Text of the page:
For a Biopharma Giant like Pfizer, there is always limited production capacity and therefore a need to outsource much of its manufacturing, Fi Alonso, Senior Director of External Supply at Pfizer said at yesterday’s BioProcess International European Summit in Dusseldorf, Germany.
While Pfizer’s core abilities such as cell banking, purification development and process optimisation will always be kept in-house, the company outsources routine production of drug substance and product, and certain facility concerns, as well as services including stability and release testing.
“There is no perfect CMO, this is a myth,” she told delegates, “but if you have to rely on a [third party] manufacturer, if you pick the wrong one you are done for.”
Therefore “the CMO selection process is the most critical step in externalization,” she said, with the firm looking for a partner that fulfils its six guiding principles: quality, time to proof-of-concept, cost, risk, flexibility and adaptability (in order of importance).
For every prospective CMO, Pfizer completes a screening process, Alonso told the room. Vendors with poor financial stability or serious litigation issues are an instant “no-go" as are those that depend on a single client for most of their revenue.
“This is because we did encounter one small CMO which had about 60% of its revenue from one customer, which is kind of dangerous from the standpoint that they could fold if something happened to that particular customer.”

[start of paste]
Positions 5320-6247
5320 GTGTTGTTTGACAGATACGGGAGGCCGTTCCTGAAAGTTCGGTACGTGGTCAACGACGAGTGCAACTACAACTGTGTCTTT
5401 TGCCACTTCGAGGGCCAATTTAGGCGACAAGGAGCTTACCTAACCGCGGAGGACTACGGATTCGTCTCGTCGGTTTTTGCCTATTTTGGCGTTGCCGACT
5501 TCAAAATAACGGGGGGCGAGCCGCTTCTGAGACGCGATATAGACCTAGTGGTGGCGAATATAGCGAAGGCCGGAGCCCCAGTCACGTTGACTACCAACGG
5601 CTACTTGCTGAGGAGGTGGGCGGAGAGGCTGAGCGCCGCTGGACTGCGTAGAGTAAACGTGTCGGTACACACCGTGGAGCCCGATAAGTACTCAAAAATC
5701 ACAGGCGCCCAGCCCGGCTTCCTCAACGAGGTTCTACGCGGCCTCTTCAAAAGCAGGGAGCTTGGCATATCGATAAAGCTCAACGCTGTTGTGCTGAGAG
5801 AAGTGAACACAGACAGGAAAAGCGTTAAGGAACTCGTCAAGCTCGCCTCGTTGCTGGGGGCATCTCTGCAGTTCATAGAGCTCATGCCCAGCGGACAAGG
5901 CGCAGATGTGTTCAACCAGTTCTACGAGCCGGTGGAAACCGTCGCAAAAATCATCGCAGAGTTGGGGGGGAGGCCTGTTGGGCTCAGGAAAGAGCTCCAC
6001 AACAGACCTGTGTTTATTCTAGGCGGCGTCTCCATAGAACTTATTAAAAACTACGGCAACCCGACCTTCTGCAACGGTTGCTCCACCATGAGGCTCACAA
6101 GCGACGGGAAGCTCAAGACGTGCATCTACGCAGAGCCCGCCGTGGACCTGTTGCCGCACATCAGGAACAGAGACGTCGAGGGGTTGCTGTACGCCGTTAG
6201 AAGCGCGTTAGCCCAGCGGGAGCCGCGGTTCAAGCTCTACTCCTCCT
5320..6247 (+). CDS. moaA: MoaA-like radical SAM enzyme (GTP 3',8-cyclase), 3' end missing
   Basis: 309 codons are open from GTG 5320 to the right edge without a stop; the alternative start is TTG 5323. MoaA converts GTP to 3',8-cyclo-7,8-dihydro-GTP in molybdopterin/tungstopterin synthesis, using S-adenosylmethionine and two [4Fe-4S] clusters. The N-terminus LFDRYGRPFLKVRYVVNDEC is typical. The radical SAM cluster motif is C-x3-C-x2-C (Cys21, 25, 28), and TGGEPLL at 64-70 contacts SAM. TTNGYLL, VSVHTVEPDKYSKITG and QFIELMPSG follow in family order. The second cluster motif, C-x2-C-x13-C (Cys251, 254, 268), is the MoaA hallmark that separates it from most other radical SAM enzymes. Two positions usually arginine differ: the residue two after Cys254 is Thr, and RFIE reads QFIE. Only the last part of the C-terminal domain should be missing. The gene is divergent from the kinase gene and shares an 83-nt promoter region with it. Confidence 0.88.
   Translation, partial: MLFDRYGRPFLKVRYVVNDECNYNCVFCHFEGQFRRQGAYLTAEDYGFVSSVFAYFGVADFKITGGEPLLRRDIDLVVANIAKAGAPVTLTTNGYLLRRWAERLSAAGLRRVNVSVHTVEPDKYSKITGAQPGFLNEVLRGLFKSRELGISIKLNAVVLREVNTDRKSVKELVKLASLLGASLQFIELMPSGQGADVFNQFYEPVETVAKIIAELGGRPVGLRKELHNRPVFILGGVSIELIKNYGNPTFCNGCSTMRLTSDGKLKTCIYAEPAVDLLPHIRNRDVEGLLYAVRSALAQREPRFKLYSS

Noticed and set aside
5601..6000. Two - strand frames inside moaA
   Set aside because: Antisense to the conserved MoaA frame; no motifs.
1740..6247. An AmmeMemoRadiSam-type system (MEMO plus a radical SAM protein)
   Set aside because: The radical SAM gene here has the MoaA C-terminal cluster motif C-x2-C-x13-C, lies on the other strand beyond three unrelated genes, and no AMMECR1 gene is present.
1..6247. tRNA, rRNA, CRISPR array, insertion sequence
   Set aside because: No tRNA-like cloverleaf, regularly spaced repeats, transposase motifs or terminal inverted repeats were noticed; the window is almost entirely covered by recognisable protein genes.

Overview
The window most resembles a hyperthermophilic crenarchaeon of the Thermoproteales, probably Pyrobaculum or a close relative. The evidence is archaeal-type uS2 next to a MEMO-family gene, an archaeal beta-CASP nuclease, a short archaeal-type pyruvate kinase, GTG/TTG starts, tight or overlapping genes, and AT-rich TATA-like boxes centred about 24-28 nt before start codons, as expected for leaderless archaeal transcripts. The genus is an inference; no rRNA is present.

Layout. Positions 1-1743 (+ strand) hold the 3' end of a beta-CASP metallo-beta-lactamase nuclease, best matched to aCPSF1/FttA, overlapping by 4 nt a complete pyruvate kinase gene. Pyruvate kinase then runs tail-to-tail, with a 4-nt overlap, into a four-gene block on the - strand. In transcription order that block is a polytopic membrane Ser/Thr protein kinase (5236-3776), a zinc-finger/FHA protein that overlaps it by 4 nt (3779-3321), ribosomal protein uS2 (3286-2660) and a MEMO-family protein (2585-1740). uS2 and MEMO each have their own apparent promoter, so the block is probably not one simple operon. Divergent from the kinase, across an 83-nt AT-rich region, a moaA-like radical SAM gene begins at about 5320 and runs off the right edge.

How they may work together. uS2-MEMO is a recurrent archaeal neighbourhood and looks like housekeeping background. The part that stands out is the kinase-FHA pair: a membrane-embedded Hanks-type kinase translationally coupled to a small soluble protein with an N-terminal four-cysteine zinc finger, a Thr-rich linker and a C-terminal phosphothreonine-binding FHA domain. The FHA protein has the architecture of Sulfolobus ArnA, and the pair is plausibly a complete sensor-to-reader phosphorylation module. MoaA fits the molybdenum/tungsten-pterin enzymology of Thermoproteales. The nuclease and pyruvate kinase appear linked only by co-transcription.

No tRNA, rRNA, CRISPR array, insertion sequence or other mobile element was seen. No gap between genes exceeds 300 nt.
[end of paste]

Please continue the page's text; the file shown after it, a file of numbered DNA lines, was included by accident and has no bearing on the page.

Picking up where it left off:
However, many other factors are also part of the screening process, with Pfizer looking at factors surrounding the CMO’s profile, management set-up, quality and capabilities/experience.
Geographic reach is a another consideration according to Alonso, who explained that one promising potential CMO had lost points because of its location.
“There was one CMO where we arrived at the airport, then there was a train ride, a subway ride, a train ride" he said.
Selecting an mAb manufacturer
As a case study, Alonso described Pfizer’s hunt for a manufacturer to produce commercial quantities of a monoclonal antibody (mAb). The company compared benchmark costs (Pfizer’s internal costs, standard external costs and initial set-up costs) across several markets and then selected nine CMOs – three in the US, three in Europe and three in emerging markets – to undergo its vendor screening process.
Finally Pfizer picked one in the US (the most expensive of the three at just under $4m) and the cheapest of the three in the external market (just under $2m), which both have their own strengths and have developed into strategic partners.
“[The emerging market CMO] was very strong on process analytical formulation, but less experience in the GMP space, but we have now used [the CMO] for other purposes. The US firm was very strong on the GMP part, so we’re actually utilizing that CMO currently.”
Perfect marriage or polygamy?
Alonso described the CMO-client relationship in terms of a courtship through a request for proposal (RfP), potentially turning into a marriage contract forged with a master service agreement (MSA).
However, in Pfizer’s eyes such a marriage could be tested through many more projects (“or anniversaries”) leading to a strategic partnership, or – if all goes wrong – a divorce, to terminate the contract.
Despite this analogy, when asked, Alonso admitted Pfizer had actually inked an MSA with each of the seven unsuccessful CMOs tested in the mAb example above in order to ensure capacity would be available for its biologics programme, leading to one comment from the audience implying that when it comes to CMOs, “perhaps polygamy can be more fun.”